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Old 11-14-2018, 09:47 PM   #36
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Refitting the Hood (5)

Once the lower surround is contoured to match the body surround at about an eighth inch lower, lay the hood panel on there and carefully align the gaps equal on all sides. Cut some stir sticks and use them as spacers. Check the fit and height, use masking tape to mark high or low spots so you can adjust the support surround. It will take several tries, removing the skin, adjusting the surround, installing and refitting the skin. Use the heat and adjust the support until all of a sudden it fits and it fits pretty darn well. Now is the time for careful alignment. Get the gaps matching all the way around the hood panel. Clamp the back corners and check gaps again. Hold the hood in place at the front and drill a eighth inch hole through the outer mating surfaces at the point of the hood. Drive a screw into the hole to hold both pieces. Checking gaps again drill holes and drives screws at the front corners and rear corners. Remove the clamps.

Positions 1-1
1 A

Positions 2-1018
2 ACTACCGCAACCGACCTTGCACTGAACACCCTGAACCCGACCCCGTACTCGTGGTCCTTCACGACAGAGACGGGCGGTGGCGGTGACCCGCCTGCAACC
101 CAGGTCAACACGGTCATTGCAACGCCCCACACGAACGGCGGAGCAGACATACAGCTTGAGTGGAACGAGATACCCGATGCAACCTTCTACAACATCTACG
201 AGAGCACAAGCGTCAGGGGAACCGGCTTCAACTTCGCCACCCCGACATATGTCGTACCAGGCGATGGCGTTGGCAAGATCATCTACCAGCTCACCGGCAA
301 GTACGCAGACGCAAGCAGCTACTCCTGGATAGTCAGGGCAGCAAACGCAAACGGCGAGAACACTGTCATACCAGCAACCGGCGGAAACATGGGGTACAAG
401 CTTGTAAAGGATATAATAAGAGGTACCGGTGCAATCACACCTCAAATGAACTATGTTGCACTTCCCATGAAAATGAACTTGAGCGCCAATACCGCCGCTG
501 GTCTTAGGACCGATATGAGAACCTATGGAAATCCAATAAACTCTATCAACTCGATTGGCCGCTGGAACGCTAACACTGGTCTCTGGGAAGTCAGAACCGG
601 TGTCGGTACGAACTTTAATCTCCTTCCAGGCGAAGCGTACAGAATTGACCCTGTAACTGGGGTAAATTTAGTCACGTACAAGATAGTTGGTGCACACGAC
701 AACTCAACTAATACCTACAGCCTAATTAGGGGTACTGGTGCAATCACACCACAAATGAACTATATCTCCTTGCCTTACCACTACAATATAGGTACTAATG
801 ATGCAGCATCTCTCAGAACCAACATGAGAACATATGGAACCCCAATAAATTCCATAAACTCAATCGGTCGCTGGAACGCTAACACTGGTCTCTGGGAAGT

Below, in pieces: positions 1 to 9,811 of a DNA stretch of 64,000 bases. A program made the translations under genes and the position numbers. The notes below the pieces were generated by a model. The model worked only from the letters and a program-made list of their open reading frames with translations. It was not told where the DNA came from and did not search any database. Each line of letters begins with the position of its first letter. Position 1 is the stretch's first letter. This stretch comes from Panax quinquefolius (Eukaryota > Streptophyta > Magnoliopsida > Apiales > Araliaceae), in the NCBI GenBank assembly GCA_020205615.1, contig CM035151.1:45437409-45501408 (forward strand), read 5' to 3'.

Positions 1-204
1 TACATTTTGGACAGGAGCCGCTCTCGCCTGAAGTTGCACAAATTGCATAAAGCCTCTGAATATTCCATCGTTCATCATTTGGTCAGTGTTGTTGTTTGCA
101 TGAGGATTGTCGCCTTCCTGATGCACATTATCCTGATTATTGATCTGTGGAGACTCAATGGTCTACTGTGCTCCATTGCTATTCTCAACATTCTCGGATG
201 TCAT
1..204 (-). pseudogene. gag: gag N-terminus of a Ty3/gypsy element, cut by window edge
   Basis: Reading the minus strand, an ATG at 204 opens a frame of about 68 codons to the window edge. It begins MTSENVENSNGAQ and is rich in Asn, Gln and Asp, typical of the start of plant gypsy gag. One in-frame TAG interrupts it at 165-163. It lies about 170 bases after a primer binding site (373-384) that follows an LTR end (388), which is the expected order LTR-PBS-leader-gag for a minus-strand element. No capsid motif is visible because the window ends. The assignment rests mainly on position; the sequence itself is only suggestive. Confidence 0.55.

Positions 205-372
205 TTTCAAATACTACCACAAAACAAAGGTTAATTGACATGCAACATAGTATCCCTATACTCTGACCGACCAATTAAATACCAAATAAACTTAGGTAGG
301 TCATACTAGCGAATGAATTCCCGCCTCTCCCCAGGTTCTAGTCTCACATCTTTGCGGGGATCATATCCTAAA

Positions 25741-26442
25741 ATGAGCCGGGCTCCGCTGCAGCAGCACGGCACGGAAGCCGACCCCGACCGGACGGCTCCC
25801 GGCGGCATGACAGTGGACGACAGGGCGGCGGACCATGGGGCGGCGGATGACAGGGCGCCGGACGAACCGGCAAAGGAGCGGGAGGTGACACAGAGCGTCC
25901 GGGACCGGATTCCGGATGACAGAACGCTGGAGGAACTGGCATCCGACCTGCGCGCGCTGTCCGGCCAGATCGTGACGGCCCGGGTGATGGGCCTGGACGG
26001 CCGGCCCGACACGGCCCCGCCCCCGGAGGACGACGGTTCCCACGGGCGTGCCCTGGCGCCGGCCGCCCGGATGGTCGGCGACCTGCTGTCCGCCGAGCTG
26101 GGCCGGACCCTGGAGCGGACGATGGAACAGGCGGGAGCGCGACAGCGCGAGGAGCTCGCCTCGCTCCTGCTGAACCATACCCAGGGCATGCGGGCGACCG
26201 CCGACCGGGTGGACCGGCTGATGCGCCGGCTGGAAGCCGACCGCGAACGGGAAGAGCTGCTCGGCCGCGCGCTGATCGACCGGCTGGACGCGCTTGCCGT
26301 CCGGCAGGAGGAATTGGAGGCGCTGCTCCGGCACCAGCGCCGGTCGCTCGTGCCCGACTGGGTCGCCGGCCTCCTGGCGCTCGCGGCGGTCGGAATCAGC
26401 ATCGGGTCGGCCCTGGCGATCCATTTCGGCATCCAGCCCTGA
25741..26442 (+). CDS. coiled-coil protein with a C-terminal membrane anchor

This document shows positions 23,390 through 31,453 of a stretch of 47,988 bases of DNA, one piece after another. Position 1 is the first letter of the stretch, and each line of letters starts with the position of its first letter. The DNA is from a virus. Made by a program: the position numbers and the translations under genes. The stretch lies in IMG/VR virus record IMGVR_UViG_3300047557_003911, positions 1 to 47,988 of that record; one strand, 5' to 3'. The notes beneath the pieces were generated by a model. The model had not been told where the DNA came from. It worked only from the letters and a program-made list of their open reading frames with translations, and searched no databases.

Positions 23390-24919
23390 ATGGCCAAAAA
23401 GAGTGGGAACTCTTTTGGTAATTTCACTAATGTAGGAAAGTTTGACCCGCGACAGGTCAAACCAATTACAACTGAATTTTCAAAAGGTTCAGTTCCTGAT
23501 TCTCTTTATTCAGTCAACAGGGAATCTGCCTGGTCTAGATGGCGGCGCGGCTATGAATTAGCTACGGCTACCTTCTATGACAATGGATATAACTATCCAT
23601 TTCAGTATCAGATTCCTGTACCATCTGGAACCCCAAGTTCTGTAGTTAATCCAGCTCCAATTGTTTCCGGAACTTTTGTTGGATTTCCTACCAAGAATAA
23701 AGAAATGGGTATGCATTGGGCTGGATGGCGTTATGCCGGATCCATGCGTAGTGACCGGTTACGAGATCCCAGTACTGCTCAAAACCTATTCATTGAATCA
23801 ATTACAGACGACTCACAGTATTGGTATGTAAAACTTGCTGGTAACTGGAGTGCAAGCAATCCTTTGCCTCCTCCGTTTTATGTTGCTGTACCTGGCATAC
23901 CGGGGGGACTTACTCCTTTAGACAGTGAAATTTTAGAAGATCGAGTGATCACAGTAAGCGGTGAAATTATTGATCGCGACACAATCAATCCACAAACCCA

Here is a movie of the fitted hood, you'll notice the holding screws in place and much improved contours.

https://youtu.be/tzXPJXo_ptc
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Old 11-15-2018, 10:47 AM   #37
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Here's a question for you. What about a car that was stripped and then stored for years, hand oils and dust/dirt on it? Can you spray a good primer to seal it?
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Old 11-15-2018, 11:43 AM   #38